Possibly one week into Instagram hiatus now. There definitely was the temptation to log in and just scroll endlessly into the night like before, but upon clicking on the icon app and was met with the sign-in page, I was reminded of my own personal promise to stay away from it as long as I could. Was there FOMO? Not quite, because I get my news from Twitter — which, I think would slowly receive the very same fate with Instagram too (I have long stopped logging in to Facebook) — and I could catch up with friends over other backchannels (Whatsapp, Telegram, iMessage etc.). The only app I kept logged on is Snapchat, which, to be honest, is a ghost town — except for the previous few months when they introduced the gender-changing filters and Snapchat saw an increase in sign-ups.
There’s this article today on Snapchat and why some of us (i.e. me) seek refuge in this confusing app from the grinding utility of the Internet. One of the reasons I stopped using Instagram because I noticed I was getting too obsessed. I spent way too much time on it — particularly Instagram Story — that it started to become detrimental in a way that I become obsessed about what to post next and how to make it ‘proper’. When I thought about the idea of ‘proper’, I questioned, “who did I decide to make it proper for?” I am not an influencer, and I believe my personal friends I have on Instagram couldn’t care less whether my Stories were proper or not, they’d love me nevertheless (I hope). That was when I realised I was spiraling, and like quitting sugary drinks, I had no problems quitting things cold turkey.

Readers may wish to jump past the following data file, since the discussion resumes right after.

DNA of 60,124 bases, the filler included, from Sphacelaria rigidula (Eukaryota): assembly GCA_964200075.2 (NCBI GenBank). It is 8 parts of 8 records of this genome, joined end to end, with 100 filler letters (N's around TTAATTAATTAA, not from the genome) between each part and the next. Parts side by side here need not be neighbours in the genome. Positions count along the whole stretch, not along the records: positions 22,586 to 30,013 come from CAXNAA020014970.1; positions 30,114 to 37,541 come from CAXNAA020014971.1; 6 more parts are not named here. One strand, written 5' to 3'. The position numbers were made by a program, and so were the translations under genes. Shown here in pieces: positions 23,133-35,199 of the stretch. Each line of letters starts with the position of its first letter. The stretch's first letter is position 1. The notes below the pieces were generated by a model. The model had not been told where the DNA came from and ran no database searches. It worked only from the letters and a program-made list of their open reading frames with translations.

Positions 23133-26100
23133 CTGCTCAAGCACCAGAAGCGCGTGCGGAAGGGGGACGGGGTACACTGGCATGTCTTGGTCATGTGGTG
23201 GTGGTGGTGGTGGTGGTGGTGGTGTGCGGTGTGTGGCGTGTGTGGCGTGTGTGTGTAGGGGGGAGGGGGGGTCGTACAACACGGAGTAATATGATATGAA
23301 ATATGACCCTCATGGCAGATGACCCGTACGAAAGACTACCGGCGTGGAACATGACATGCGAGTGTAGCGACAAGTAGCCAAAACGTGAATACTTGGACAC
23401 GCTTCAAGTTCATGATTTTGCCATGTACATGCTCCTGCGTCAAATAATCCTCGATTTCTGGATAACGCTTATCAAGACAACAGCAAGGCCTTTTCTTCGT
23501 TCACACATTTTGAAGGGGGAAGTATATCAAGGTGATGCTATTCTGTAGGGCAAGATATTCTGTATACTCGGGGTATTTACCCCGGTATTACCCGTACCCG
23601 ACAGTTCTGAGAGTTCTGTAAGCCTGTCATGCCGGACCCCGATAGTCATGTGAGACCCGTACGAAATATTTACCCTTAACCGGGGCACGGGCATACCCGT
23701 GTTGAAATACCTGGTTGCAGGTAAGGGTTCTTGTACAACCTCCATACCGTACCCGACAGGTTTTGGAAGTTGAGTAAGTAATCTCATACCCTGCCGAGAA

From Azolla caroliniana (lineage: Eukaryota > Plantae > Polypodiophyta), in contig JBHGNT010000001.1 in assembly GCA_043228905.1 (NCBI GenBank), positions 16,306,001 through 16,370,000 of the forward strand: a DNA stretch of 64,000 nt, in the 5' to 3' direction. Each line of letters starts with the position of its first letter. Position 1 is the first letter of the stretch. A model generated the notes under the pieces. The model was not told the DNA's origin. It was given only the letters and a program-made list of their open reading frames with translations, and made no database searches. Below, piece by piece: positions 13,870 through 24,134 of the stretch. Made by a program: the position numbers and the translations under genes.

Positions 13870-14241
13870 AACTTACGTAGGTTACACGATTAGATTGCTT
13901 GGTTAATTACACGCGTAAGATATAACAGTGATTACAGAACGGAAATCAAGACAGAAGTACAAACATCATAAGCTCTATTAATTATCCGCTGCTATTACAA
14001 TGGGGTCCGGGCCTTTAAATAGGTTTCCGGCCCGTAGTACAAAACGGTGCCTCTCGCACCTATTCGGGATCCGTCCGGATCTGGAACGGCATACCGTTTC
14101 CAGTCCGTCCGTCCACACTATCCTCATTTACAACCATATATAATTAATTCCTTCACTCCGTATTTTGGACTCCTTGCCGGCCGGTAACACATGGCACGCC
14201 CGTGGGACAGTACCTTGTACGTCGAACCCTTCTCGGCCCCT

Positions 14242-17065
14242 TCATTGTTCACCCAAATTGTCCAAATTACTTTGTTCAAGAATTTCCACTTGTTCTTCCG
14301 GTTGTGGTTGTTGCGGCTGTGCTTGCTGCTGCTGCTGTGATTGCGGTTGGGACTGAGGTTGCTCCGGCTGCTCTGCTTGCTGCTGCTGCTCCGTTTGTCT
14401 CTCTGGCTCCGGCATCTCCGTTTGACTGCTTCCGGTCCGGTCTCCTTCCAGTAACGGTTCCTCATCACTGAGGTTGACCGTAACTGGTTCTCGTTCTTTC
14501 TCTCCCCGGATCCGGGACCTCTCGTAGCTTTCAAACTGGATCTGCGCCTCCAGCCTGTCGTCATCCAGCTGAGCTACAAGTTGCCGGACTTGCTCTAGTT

The problem with Instagram, and perhaps other social media platforms as well also, is that it has started to become too embedded in your lives. I have heard of employers who conduct social media checks on their potential employees’ personal social media accounts before hiring them, and some even go to the trouble of calling aside their current employee in order to tell them to take down a personal post on a personal social media account, created before joining the company.
Perhaps more than anything else, what has sucked all of the joy out of the social internet in its current form is its exhortation to be useful. We have arrived at a version where everything seems to be just another version of LinkedIn. Every online space is supposed to get you a job or a partner or a stronger personal brand so you can accomplish the big, public-record goals of life. The public marketplace is everywhere. It’s an interactive and immersive CV, an archive. It all counts, and it all matters.
Also, where it clearly resonates with me:
I want to confess things out loud and be ignored. I want to say the things I can only say if I believe that I am nowhere.
Not to mention — this is also another confusing phrase when you think of it, since I explicitly want to mention about it — I am also very fond of this flying tumbleweed in the article.